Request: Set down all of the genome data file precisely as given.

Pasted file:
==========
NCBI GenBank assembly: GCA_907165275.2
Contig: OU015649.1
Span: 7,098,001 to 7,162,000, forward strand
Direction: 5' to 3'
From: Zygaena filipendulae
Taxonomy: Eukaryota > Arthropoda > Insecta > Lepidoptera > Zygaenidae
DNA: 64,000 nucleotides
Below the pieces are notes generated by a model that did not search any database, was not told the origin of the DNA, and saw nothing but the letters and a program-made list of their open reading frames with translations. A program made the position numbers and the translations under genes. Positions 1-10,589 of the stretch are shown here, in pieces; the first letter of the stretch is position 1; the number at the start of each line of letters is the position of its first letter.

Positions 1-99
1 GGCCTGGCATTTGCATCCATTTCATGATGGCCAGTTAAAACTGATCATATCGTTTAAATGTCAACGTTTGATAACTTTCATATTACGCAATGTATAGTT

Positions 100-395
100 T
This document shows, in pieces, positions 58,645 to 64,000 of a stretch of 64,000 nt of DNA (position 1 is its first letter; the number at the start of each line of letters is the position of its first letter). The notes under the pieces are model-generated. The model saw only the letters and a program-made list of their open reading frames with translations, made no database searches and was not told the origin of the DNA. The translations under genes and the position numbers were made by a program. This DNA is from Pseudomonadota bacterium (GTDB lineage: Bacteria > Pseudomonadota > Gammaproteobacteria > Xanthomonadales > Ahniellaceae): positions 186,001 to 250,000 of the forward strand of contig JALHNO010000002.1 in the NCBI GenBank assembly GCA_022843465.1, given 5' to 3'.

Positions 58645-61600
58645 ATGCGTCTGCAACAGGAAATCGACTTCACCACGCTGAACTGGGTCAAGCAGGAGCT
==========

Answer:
NCBI GenBank assembly: GCA_907165275.2
Contig: OU015649.1
Span: 7,098,001 to 7,162,000, forward strand
Direction: 5' to 3'
From: Zygaena filipendulae
Taxonomy: Eukaryota > Arthropoda > Insecta > Lepidoptera > Zygaenidae
DNA: 64,000 nucleotides
Below the pieces are notes generated by a model that did not search any database, was not told the origin of the DNA, and saw nothing but the letters and a program-made list of their open reading frames with translations. A program made the position numbers and the translations under genes. Positions 1-10,589 of the stretch are shown here, in pieces; the first letter of the stretch is position 1; the number at the start of each line of letters is the position of its first letter.

Positions 1-99
1 GGCCTGGCATTTGCATCCATTTCATGATGGCCAGTTAAAACTGATCATATCGTTTAAATGTCAACGTTTGATAACTTTCATATTACGCAATGTATAGTT

Positions 100-395
100 T
This document shows, in pieces, positions 58,645 to 64,000 of a stretch of 64,000 nt of DNA (position 1 is its first letter; the number at the start of each line of letters is the position of its first letter). The notes under the pieces are model-generated. The model saw only the letters and a program-made list of their open reading frames with translations, made no database searches and was not told the origin of the DNA. The translations under genes and the position numbers were made by a program. This DNA is from Pseudomonadota bacterium (GTDB lineage: Bacteria > Pseudomonadota > Gammaproteobacteria > Xanthomonadales > Ahniellaceae): positions 186,001 to 250,000 of the forward strand of contig JALHNO010000002.1 in the NCBI GenBank assembly GCA_022843465.1, given 5' to 3'.

Positions 58645-61600
58645 ATGCGTCTGCAACAGGAAATCGACTTCACCACGCTGAACTGGGTCAAGCAGGAGCT